Good, soaking rain’ welcome

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Wet paddocks were a welcome sight this week for farmers in the Waitaki district.
They have been struggling with dry conditions for the best part of two years, forcing many to sell livestock at low prices because they did not have enough feed.
Several days of rain have helped, but farmers said there was a long way to go yet.
“We need about another 50mm, then another 50mm a couple of weeks after that,” Neville Caldwell said.
He farms alongside State Highway 1 at Kakaho Creek, just north of Hampden. Whereas he would usually have 200 to 300 fattened lambs ready to send to the meat works every two weeks in summer, he sent his first draft of just 65 lambs this week.
Mr Caldwell sold all his old ewes before Christmas and has sold two-thirds of his store lambs. The prices were “not good”.
He was not worried about the prospect of the rainfall continuing.
“I’d take a flood. Anything’s better than the dry. There’s no grass.”It had been impossible to make feed supplements this summer, Mr Caldwell said. A paddock he had shut up for hay had hardly grown.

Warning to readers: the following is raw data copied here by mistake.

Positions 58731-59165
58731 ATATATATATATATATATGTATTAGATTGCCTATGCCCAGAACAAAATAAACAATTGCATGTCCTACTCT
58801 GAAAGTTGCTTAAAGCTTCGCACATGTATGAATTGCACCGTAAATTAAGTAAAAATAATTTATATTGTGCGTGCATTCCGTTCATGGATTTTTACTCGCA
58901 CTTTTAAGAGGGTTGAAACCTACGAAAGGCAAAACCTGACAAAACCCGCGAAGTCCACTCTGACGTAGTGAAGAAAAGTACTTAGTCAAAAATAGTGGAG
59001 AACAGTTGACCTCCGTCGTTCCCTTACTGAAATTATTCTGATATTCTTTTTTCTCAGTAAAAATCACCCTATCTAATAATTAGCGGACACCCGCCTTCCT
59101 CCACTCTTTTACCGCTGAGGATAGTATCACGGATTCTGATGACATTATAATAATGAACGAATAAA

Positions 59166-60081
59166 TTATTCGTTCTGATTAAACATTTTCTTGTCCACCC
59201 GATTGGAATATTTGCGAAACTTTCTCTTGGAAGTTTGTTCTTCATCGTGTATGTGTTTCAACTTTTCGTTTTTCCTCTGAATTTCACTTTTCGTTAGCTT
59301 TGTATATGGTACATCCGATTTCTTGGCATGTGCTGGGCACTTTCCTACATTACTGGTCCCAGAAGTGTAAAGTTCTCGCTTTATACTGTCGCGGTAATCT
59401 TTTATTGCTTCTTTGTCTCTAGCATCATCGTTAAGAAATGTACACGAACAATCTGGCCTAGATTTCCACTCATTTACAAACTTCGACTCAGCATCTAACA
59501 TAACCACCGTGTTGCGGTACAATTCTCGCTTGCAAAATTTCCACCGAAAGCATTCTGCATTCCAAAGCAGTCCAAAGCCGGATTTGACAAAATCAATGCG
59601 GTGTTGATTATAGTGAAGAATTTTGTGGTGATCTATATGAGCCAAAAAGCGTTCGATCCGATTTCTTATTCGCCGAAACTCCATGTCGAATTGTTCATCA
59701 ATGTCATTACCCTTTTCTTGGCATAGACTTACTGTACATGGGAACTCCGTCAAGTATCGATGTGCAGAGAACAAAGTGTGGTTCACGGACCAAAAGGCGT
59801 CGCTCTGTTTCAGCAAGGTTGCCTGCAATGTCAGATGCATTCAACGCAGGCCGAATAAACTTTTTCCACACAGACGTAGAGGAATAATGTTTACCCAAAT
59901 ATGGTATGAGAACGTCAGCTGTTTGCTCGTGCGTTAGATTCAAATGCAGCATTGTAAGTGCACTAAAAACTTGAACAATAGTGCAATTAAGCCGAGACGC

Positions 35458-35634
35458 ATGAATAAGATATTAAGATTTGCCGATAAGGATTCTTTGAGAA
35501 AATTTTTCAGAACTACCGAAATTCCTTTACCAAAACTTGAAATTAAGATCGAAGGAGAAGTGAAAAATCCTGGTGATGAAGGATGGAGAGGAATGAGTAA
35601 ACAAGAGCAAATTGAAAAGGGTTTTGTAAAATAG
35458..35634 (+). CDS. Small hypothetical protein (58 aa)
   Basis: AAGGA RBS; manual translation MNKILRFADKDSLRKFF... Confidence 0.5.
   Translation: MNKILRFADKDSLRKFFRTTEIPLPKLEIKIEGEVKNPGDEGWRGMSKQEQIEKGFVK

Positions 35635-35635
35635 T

Silage he made two years ago and buried in a pit, thinking he would never need it, had been fed out last year.
If farmers could not make their own hay and silage, they would have to buy in feed supplements, he said. The increased demand would push up costs.
Maheno farmer Ian Hunter said this was the worst dry period he had seen in 17 years of farming on his own.
“Its a double whammy, with the meat schedule not good this year.
“It’s going to take a couple of years to get over it.”Brassicas and young grass would respond best to this week’s rain, Mr Hunter said. Older grass would take longer to recover, although paddocks were “greening up”.
“It’s perfect rain; good, soaking rain. There’s no run-off.”Only the top layer of soil was wet _ the moisture had not yet seeped down to the subsoil. “A couple of hot days” could dry things out again, he said.
Mr Hunter had sold off his store lambs and had sent sheep to graze at Livingstone. Others had returned home from a neighbour’s farm, where they had been able to clean up a couple of paddocks.
The sheep prices were affecting everyone, creating “ a real battle” for farmers. “Most of the South Island is suffering.”Neighbours were talking to each other to help keep their spirits up, he said.

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